Remember the original Kawasaki Jet Ski? Launched in the early-to-mid-’80s, it featured a handlebar on a rigid, hinged steering column. It required its operator to start on his knees, then pop up to a standing position once enough speed was reached that the rider could maintain his balance. Like surfing or single-ski waterskiing, this initial starting maneuver was tough to master; and like those other sports, everyone who did it said that once you got the hang of it, riding a Jet-Ski was easy and fun. But because it was difficult to even get started, the market for Kawasaki’s new water toy was quickly saturated.
Then, everything changed. In 1991, Bombardier Recreational Products (BRP) released the Sea-Doo Xp. Using technology swiped from its Ski-Doo snowmobiles, the Sea-Doo puts its operator in a seated position, eliminating the tricky pop-up start and doing away with standing altogether — and revolutionizing the personal watercraft industry overnight. Think that’s an overstatement? Consider this: in 1992, at the height of its popularity, Kawasaki was selling around 20,000 Jet Skis per year; in 1995, BRP moved more than 100,000 Sea-Doos. That number has remained a constant. Kawi, meanwhile, doesn’t make stand-up watercraft anymore.
The point of this anecdote is to illustrate that BRP is not a company content to rest on its laurels. Rather than simply make advancements to an existing platform, it reinvented a vehicle, and revolutionized an industry. With the Can-Am Spyder Roadster, BRP is attempting to do the same to open-air riding.
“It’s not a motorcycle. Don’t think of it as a motorcycle, and don’t ride it like a motorcycle, because it’s not a motorcycle.”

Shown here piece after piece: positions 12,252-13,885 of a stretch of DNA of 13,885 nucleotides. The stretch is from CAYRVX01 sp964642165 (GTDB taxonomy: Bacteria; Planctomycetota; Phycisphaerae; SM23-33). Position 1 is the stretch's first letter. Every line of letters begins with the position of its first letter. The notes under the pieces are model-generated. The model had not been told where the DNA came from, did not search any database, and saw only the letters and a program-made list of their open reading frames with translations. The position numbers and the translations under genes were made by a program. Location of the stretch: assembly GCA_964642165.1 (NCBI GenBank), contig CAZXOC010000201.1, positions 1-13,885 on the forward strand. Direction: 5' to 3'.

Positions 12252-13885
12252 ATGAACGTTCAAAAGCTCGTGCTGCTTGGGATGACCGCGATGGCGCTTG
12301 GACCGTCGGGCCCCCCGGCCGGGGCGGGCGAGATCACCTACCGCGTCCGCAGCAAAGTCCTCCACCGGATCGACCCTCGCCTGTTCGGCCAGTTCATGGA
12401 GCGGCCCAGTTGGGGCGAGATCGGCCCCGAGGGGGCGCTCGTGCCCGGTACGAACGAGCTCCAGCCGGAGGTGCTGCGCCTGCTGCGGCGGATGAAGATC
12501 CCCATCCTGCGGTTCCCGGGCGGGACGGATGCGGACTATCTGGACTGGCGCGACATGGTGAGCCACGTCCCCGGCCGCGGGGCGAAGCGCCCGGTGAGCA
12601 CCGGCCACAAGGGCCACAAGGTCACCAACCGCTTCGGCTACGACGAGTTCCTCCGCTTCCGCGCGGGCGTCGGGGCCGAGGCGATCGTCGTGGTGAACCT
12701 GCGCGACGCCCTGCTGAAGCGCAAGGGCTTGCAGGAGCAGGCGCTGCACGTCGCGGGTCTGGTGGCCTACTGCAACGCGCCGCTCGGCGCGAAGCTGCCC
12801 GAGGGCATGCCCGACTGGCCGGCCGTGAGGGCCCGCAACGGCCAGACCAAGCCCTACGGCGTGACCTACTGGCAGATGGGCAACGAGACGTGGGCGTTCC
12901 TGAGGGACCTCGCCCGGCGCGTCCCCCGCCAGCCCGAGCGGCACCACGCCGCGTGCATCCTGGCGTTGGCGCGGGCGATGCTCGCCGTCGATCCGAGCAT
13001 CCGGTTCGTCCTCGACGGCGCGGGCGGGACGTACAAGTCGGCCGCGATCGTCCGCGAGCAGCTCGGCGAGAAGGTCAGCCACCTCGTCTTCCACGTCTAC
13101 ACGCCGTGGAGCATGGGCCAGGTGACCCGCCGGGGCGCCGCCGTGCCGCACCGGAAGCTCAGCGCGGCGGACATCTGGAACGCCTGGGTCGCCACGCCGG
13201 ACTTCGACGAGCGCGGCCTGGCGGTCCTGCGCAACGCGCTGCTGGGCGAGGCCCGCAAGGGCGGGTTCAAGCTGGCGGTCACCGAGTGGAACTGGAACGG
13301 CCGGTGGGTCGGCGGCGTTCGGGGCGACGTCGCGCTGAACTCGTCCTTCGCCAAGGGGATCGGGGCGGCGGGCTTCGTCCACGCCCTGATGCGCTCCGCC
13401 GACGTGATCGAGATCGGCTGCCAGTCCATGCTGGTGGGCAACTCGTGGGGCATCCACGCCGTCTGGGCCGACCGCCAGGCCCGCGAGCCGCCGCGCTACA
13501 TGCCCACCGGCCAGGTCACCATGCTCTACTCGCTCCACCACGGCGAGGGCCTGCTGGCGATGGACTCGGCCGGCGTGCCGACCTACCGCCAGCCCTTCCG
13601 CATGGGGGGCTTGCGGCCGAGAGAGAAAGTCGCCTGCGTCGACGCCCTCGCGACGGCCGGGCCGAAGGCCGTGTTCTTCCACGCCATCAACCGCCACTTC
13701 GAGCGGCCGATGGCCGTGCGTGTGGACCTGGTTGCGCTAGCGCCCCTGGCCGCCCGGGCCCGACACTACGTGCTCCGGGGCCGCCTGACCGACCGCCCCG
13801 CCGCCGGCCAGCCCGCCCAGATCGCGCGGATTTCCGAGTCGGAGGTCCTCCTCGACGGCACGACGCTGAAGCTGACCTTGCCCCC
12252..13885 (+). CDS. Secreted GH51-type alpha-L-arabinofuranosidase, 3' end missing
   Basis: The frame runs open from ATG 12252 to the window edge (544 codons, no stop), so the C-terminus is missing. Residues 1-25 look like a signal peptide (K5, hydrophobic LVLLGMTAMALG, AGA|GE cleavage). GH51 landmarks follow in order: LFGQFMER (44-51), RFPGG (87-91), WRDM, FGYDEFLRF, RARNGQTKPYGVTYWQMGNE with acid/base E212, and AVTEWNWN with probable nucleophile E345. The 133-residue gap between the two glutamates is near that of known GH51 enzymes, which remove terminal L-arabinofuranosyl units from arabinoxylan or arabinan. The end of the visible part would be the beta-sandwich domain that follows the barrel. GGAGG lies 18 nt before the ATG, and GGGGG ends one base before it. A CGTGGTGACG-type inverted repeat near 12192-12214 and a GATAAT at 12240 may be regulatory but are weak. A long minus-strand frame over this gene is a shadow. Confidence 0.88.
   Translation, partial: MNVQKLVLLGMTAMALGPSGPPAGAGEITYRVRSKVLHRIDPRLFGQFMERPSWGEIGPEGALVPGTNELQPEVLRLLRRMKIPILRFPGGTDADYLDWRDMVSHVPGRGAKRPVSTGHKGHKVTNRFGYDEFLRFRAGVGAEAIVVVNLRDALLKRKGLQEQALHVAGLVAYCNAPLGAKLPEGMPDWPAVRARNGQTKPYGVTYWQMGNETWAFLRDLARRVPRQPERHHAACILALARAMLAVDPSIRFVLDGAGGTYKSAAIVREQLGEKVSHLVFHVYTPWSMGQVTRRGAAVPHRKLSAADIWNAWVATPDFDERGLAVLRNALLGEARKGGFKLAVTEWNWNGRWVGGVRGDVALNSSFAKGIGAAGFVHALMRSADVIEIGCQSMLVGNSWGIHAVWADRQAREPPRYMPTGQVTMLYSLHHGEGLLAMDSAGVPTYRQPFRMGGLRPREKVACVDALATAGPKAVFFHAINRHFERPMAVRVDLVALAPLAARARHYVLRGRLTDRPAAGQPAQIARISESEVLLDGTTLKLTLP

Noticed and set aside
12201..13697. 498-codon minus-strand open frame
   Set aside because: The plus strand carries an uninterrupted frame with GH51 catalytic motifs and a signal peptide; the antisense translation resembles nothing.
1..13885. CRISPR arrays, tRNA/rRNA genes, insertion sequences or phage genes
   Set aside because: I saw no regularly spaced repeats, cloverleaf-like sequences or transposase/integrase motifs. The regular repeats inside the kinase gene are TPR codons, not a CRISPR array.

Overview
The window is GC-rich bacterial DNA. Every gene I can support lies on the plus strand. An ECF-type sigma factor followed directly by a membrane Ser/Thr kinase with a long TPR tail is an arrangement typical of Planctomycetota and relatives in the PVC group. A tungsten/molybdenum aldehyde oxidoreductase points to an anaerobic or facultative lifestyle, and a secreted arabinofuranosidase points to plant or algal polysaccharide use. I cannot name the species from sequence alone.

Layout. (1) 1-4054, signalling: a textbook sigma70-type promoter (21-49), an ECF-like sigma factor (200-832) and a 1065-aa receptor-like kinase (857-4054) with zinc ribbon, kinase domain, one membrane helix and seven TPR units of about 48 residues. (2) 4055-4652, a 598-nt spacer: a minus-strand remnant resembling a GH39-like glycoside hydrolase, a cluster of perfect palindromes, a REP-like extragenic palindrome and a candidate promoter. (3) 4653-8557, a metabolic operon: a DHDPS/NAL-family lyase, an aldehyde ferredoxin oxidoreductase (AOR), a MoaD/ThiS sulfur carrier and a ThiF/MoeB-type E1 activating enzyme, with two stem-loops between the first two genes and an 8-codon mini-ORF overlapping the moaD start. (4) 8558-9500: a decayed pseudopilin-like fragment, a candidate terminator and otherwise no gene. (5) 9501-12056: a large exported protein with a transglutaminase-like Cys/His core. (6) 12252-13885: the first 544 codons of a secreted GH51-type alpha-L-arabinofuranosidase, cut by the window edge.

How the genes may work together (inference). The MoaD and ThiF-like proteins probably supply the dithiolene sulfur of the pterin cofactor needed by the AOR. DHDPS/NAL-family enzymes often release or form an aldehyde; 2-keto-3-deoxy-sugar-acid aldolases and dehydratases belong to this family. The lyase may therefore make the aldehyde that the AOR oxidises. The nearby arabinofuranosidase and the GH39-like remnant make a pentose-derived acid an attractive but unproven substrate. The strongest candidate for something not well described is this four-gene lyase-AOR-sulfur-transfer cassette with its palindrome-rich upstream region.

Drilled ad nauseum by the BRP marketing team, both at the media presentation the night before and while suiting up for my ride the following day, I pulled out of the Renaissance Hollywood Hotel aboard a 2012 Can-Am Spyder RS with that mantra running through my head. By the time I merged onto the 101 Freeway north not three minutes later, I no longer heard it in my head; instead, I felt it in my bones and under my butt.
Based on appearance alone, it’s easy to appreciate that the Spyder is different from a motorcycle. But it’s more than that. Built on technology gleaned not from the motorcycle industry but from years of personal watercraft, snowmobile, and side-by-side production, and full of technological advancements such as vehicle stability system (VSS), power steering, and a clutchless, semiautomatic transmission, BRP has developed a vehicle it calls a roadster, and it’s unlike anything else on pavement.
It starts, obviously, with the Y footprint. Like a snowmobile, the Spyder keeps two front feet firmly planted while using a single rear wheel for propulsion. The roadster’s squat stance makes for a low center of gravity, and the surrounding spar technology frame is designed to reduce weight. The Double A-arm front suspension includes dual shocks and provides more than 5.7″ of travel, while the electronically controlled dynamic power steering provides varying levels of steering assistance depending on speed, angle, and acceleration. On the base model Spyder RS, the muscular 998cc Rotax V-twin pumps out 106 hp at 8500 rpm and 77 ft-lbs. of torque at 6250 rpm, and Can-Am claims it can go from 0-60 mph in under five seconds. (I tried to confirm this, but succeeded only in giddily spinning the rear wheel until I got a steely glare from a BRP VP.)
The belt-driven Spyder comes with the SM5 standard manual transmission that features a five-speed gearbox with reverse, using a traditional hand clutch and footshifter. However, most of my time was spent using the optional SE5 semi-automatic transmission, an electronic five-speed (also with reverse) that’s controlled by the left thumb and forefinger, akin to paddle shifter. This was by far my favorite aspect of any of the Can-Ams, a phenomenal feature that fully lived up to the marketing team’s hype (and BRP’s $1,500 price bump). The tranny shifted up and down smoothly and efficiently, with no quirks or idiosyncrasies of any kind. It eagerly handled downshifting and high-rev acceleration; in engine braking, it dropped gears quickly and quietly, and slowed the roadster with nary a jerk or clunk. You might think the best part of bringing a Spyder to a stop would be that there’s no need to put your feet down. You’d be wrong. While that is admittedly cool, trumping it is the fact that the electronic semi-automatic tranny automatically downshifts when the roadster slows. Just brake calmly and the Can-Am smoothly and efficiently comes to a stop. In first gear.